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Reassessing the Fed's Regulatory Role (United States Federal Reserve Board)

The Cato Journal, 2010, Spring-Summer, 30, 2

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As we contemplate the raft of regulatory reforms currently being proposed, it is important not only to consider the content of regulation, but also its structure. In particular, it is important to ask how the role of the Fed as a regulator should change, and how the targets and the tools of monetary and regulatory policy should adapt to new regulatory mandates. For example, some reform proposals envision a dramatic expansion of Fed regulatory authority, while others do not, and some proposals envision the Fed's using monetary policy to prick asset bubbles, while others do not. This article considers the desirability of various Financial reforms, the proper future role of the Fed, and the proper use of monetary and regulatory policy tools in light of proposed regulatory reforms. What regulatory and overall policy structure would help us best achieve legitimate policy objectives? Reforms of regulatory content and structure should recognize that combining regulatory and monetary policy objectives within the Fed may be undesirable. The risks of adverse consequences from combining monetary policy mad regulatory authority within the Fed are real and threaten the effectiveness of both its monetary and regulatory policies. Experience and logic suggest that most regulatory and supervisory tasks should not be placed within the Fed. There are, however, legitimate arguments for charging the Fed with certain responsibilities--particularly, as a setter of time-varying macro prudential standards for the minimum capital or liquidity ratios of banks. If the Fed is charged with that role, however, it is important that the Fed exercise its responsibilities in a manner that reduces the risks of adverse consequences. The best means for doing so is for the Fed to adopt clear, transparent, and separate rules that guide its monetary policy targets and the variation over time in macro prudential standards.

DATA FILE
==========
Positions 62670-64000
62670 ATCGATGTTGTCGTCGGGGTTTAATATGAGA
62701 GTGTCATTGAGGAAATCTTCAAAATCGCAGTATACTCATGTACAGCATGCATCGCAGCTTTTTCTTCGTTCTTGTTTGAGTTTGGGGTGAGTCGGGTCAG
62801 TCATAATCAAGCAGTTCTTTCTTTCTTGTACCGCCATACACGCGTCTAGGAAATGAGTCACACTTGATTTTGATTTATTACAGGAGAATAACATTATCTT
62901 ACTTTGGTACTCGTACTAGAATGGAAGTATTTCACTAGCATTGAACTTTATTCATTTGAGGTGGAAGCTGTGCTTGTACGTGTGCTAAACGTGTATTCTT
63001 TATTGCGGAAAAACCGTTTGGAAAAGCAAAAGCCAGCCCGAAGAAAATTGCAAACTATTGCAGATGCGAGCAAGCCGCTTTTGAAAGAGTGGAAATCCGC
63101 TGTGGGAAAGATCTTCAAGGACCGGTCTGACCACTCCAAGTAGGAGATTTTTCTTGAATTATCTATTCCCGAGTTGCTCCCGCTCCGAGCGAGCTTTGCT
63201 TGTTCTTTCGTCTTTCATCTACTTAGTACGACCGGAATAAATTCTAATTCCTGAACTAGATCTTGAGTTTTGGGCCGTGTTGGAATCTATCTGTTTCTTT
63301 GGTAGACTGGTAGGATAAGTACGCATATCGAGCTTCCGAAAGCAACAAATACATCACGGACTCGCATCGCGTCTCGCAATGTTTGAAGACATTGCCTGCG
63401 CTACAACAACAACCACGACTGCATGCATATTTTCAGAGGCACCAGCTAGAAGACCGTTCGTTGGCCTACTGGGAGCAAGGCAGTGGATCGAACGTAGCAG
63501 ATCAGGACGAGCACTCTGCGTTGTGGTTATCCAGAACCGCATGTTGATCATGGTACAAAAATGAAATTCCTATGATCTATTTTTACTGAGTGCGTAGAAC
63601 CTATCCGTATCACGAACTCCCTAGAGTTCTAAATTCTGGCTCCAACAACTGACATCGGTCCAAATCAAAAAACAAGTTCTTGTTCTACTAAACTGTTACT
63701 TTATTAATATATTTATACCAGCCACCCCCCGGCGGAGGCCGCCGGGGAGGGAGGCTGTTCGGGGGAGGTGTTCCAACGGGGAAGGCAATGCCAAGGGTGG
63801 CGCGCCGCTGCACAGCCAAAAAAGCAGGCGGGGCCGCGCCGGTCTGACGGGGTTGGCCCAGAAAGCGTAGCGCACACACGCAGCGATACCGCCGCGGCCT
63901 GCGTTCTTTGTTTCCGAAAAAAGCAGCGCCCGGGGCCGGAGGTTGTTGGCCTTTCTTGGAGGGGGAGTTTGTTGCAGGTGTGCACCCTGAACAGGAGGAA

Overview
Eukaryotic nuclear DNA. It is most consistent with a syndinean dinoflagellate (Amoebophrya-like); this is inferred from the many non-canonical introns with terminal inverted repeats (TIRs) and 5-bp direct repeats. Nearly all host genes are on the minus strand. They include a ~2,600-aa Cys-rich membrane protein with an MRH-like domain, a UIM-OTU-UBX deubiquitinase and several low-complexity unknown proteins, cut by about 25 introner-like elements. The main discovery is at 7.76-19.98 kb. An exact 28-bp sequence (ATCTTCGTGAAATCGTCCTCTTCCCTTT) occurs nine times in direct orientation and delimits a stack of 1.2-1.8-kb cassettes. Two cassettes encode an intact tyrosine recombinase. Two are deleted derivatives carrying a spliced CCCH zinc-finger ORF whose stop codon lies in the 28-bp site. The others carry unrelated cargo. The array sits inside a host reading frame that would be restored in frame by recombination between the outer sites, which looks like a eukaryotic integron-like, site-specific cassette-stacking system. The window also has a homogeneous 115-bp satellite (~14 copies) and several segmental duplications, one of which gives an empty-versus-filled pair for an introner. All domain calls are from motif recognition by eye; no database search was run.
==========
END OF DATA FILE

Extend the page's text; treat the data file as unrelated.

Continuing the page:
Reassessing the Fed's Regulatory Role (United States Federal Reserve Board)
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  • Available on iPhone, iPad, iPod touch, and Mac.
  • Category: Politics & Current Affairs
  • Published: 22 March 2010
  • Publisher: Cato Institute
  • Print Length: 17 Pages
  • Language: English
  • Requirements: To view this book, you must have an iOS device with iBooks 1.3.1 or later and iOS 4.3.3 or later, or a Mac with iBooks 1.0 or later and OS X 10.9 or later.

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